Mexican authorities and protesters on Monday traded accusations of responsibility for weekend clashes that left eight people dead and more than 100 wounded in the restive southern state of Oaxaca.
Federal Police Chief Enrique Galindo, speaking on local Radio Fórmula, said few teachers were involved in the violence and attributed it to other, unspecified “radical groups.”
However, the radical teachers’ union involved in the protests denied that and alleged that police infiltrators were to blame.
The clashes are the latest flashpoint in an ongoing battle for control of public education in Oaxaca, where the union is resisting government attempts to implement national education reforms passed under President Enrique Peña Nieto.
Galindo said things initially went smoothly Sunday when officers moved to reopen the highway around 7 a.m. after it had been blocked by protesters. Traffic flow resumed for about two hours following dialogue between unarmed police and demonstrators from the National Coordinator of Education Workers (CNTE).
But later the crowd swelled to about 2,000 protesters, some of them armed with gasoline bombs and powerful fireworks, Galindo added. When police confirmed gunshots, he ordered armed police to move in.
“It was a radical change of scene,” Galindo said. “It was practically an ambush.”
Late Monday, Oaxaca state prosecutor Joaquín Carrillo said in a news conference that seven civilians died of bullet wounds, none of them teachers. One more person died of wounds he suffered while handling one of the powerful fireworks that protesters used against police.
More than 100 people were wounded before police pulled back, Galindo said, adding that “staying in Nochixtlán would have brought more serious consequences.”
At the news conference, Galindo showed photos of a police helicopter that had been hit by bullets. He said three federal police officers were still being held — apparently by townspeople or protesters — in Nochixtlán.
The CNTE, in turn, said those killed were teachers and members of other social groups that support them, adding that 20 people were missing. The union denied the presence of “radical groups” and said police had infiltrated their movement. It demanded that Oaxaca Gov. Gabino Cué Monteagudo resign.
“This movement is not going to stop,” said union member Juan García.
Several thousand teachers and activists marched in Oaxaca city, chanting “Murderers!”
Galindo said he did not know if police had fired any of the fatal gunshots. Videos showed at least one officer firing a gun several times, though it was unclear if he was a federal or state agent.
About 100 to 150 protesters maintained the roadblock on Monday in Nochixtlán, where about a half-dozen burned vehicles littered the area and there were no police in sight.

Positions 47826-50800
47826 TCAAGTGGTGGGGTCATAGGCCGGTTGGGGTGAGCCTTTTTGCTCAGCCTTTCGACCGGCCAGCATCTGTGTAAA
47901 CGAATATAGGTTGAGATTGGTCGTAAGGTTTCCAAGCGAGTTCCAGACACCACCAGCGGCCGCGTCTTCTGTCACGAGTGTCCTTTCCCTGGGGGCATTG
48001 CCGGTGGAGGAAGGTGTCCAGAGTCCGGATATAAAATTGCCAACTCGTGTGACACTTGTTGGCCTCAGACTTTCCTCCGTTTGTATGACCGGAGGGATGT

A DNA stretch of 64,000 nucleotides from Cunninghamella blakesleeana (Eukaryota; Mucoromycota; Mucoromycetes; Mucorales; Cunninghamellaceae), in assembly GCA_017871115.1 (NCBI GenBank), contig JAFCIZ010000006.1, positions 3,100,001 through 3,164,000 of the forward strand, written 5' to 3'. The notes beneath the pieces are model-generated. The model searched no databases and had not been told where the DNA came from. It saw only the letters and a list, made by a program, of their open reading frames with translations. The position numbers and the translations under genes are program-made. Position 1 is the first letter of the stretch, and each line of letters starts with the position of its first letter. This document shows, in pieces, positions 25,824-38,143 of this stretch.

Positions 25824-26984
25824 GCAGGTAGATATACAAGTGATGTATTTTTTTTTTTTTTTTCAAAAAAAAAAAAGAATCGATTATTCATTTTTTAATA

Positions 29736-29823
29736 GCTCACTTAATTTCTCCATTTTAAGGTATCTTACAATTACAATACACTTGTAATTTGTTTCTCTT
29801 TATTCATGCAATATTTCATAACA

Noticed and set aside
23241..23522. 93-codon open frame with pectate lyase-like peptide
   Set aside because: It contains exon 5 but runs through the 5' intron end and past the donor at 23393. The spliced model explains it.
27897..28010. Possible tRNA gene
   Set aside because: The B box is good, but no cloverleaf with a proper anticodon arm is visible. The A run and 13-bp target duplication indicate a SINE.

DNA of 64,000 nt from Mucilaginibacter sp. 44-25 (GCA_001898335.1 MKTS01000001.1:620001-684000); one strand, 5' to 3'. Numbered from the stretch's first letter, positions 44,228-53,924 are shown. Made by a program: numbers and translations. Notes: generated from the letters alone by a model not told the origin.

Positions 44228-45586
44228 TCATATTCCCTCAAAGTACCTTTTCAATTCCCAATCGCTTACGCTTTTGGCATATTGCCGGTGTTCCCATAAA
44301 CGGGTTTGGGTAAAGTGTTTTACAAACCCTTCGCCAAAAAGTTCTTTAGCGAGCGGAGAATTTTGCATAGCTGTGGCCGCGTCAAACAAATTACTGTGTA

Cué Monteagudo said the blockades had caused serious economic problems in the state, including food shortages.
The federal attorney general’s office said it would assist Oaxaca prosecutors in investigating how the shooting broke out. Galindo said officials would try to resume talks with the teachers.
The protesters are demanding the federal government sit down to negotiate the educational reform; to date teachers who have refused to take evaluation tests have been fired. The radical teachers’ union in Oaxaca says local conditions in the heavily indigenous state should be taken into account in the testing.
On Monday afternoon, Oaxaca city’s graceful main plaza was hidden under a sea of tarps and small tents set up by protesters. Garbage sat in heaps around the perimeter, and the cafes that surround the square and would normally be packed with tourists were empty.
Anarchist graffiti covered the facades of historic buildings on streets radiating out from the zócalo. The tall glasses windows of a bank a block from the square were all broken and the ATMs just inside the front door were vandalized and spray painted with anarchist logos.
Mexico’s National Human Rights Commission (CNDH) reported that journalist Elpidio Ramos Zárate of the newspaper El Sur del Istmo in Juchitán de Zaragoza, Oaxaca state, was killed Sunday, but it was not immediately clear if it was related to the protests.
Ramos Zárate had reportedly been taking pictures of some looters in Juchitán cleaning out store shelves. The Inter American Press Association quoted the news manager of Ramos Zárate’s paper as saying he had been threatened by masked men who demanded he not cover the protests and looting.
Teacher protests have been going on for years in Oaxaca. A decade ago, the union launched a six-month takeover of central Oaxaca city that only ended after police stormed the barricades.
Mexico’s education reform aims to wrest control over struggling schools from unions that have often had sole power over hiring, firing, promotions and budgets. The CNTE strenuously opposes a new system of teacher evaluations and rules allowing for educators to be dismissed if they miss too many schooldays.
Federal prosecutors accuse union leaders of setting up an illegal financial network to fund protests and line their own pockets. They allege the scheme operated in 2013-2015, when the union effectively controlled the payroll of Oaxaca’s teachers.
Following the arrest of some of its top leaders, the union called for a revolt.